Lust Buster

Lust Buster

In most boundary situations with children, the simple SAY WHAT YOU SEE® phrase, “You want _____,” is the best place to start. The power of validating what children want cannot be overestimated. When children know that it’s OK to want what they want, they don’t have to fight to prove it.

You’ve probably heard children quickly escalate from “I want it,” to “I need it,” to tears and a tantrum, especially when you try to talk them out of it by saying, “You don’t really want that…” But if you haven’t experienced the de-escalation that comes from doing the opposite—validating what they want—I hope you will give it a try, not only with your children but with yourself.

I say that because I just had a surprising experience with self-validation.

I’d been pondering how much of my life I’ve spent telling myself, “You don’t want that…” and realized that invalidating myself with that phrase was not only a motivation killer but was creating a kind of volcano of “lust for stuff.”

Talking myself out of wanting things with arguments like, “It’s just another thing to dust,” or “You don’t really need that,” seems to work really well for a long time, but then something will show up that I just “have to have” and if I can find any excuse at all, I’ll buy it.

When I make an impulsive purchase based on that kind of rose-colored, irrational lust for something, I generally discover a couple days later that it’s not that great after all and wonder what I was thinking. It doesn’t happen often and is generally not that extreme, but when it does, it usually kicks my, “You don’t want that,” strategy back into high gear which perpetuates the cycle.

So this time when I saw an ad for some beautiful but very expensive blouses and felt that kind of irrational desire kick in, I didn’t shy away from it. I printed out the ad, put it next to my couch and every time I walked by it, I validated how much I wanted them. I started with “you” just like SAY WHAT YOU SEE (SWYS) with a child:

SWYS to myself: “You really want those. Of course you do! They’re so colorful. You can picture them hanging in your closet. How fun it would be to pick one and wear it whenever you wanted! They’re easy-care gauze, long and flowing just the way you like…”

Even though I understand the power of validation, part of me was worried that the more I let myself want them, the sadder I would get that my budget didn’t allow me to buy them, or worse, that I would end up buying one anyway. Neither of those things happened.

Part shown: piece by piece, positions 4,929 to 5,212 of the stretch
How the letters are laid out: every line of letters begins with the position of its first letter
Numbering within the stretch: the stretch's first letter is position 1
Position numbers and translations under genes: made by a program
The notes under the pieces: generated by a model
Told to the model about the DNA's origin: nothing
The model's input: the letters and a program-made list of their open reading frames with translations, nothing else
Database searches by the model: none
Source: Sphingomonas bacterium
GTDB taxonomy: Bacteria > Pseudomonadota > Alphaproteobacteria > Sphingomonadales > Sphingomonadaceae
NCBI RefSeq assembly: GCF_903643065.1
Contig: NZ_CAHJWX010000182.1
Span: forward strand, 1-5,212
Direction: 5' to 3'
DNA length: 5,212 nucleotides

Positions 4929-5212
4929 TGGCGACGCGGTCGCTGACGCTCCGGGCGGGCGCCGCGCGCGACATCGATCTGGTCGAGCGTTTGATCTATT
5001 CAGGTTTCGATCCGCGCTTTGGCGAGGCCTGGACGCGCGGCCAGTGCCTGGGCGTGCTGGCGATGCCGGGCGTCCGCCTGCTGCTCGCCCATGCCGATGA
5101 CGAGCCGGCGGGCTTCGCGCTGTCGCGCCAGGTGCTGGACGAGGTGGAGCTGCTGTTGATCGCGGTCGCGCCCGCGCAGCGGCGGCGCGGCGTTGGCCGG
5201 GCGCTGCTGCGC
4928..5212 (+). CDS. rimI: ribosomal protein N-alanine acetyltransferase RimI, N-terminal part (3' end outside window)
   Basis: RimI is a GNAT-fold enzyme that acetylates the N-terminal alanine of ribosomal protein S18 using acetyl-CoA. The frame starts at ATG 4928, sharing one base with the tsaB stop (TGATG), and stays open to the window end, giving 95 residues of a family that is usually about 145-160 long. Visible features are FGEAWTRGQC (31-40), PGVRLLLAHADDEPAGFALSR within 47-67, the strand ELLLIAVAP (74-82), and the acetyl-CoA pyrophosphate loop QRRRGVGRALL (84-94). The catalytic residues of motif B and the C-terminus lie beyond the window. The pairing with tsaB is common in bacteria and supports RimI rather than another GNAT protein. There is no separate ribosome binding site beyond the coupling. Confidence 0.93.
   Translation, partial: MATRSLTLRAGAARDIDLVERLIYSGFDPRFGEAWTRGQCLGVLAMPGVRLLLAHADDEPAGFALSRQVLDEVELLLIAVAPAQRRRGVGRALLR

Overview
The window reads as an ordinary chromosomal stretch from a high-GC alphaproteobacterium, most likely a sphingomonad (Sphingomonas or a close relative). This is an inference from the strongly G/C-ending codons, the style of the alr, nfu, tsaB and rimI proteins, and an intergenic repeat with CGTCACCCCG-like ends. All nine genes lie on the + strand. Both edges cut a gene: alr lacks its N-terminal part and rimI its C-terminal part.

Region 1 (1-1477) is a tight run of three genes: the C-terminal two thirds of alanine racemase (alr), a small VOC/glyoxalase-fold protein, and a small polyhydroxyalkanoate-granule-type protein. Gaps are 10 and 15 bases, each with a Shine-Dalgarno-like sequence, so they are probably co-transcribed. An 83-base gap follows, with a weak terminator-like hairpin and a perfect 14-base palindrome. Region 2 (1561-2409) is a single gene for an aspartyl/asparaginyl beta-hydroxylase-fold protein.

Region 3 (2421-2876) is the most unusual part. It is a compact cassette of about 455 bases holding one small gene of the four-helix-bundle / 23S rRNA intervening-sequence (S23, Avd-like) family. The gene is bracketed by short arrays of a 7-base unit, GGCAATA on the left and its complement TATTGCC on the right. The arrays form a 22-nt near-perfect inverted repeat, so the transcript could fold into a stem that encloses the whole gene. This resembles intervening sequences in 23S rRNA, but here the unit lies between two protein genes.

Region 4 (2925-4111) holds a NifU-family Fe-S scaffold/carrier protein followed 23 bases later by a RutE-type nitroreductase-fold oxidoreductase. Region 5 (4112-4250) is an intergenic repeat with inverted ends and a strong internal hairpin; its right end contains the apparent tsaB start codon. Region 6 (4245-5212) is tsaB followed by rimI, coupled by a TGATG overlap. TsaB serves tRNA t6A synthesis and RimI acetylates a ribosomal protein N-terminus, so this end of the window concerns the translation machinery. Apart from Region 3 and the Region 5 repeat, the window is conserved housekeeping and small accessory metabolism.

Instead, two days later when I walked by the ad, I stopped cold. I was stunned at how different they looked. They had lost their “lust-er” and become just ordinary blouses—nice colors, sure, but way over-priced! The rose-colored glasses were off. I could see them for exactly what they were—blouses I liked, but certainly didn’t have to have.

Validation really is the secret to lust-busting!!!

I’ve been validating what children want for years, but this personal experience gives it new urgency. I’d love for you to experience it, too! That’s why I’m inviting you to take the 30-day Validation Challenge:

1. Deliberately validate one thing your child (or each of your children) wants each day for 15 days;


2. Then add one thing you want to the validation-fest for the remaining 15 days.


3. Report the results in the comments below.

If validation is hard for you, start with things you or your child(ren) can have and dwell in the “wanting” zone for a few minutes first to relish the joy of anticipation. Then ramp up to validating things you or your child cannot have and practice granting wishes in fantasy or using SWYS to facilitate sad or angry feelings.

If you already naturally validate one thing you or your child(ren) want each day, pick a number that feels like a challenge to you.

Validating “wants” is one little step that can make a big difference! I look forward to hearing what it does for you!

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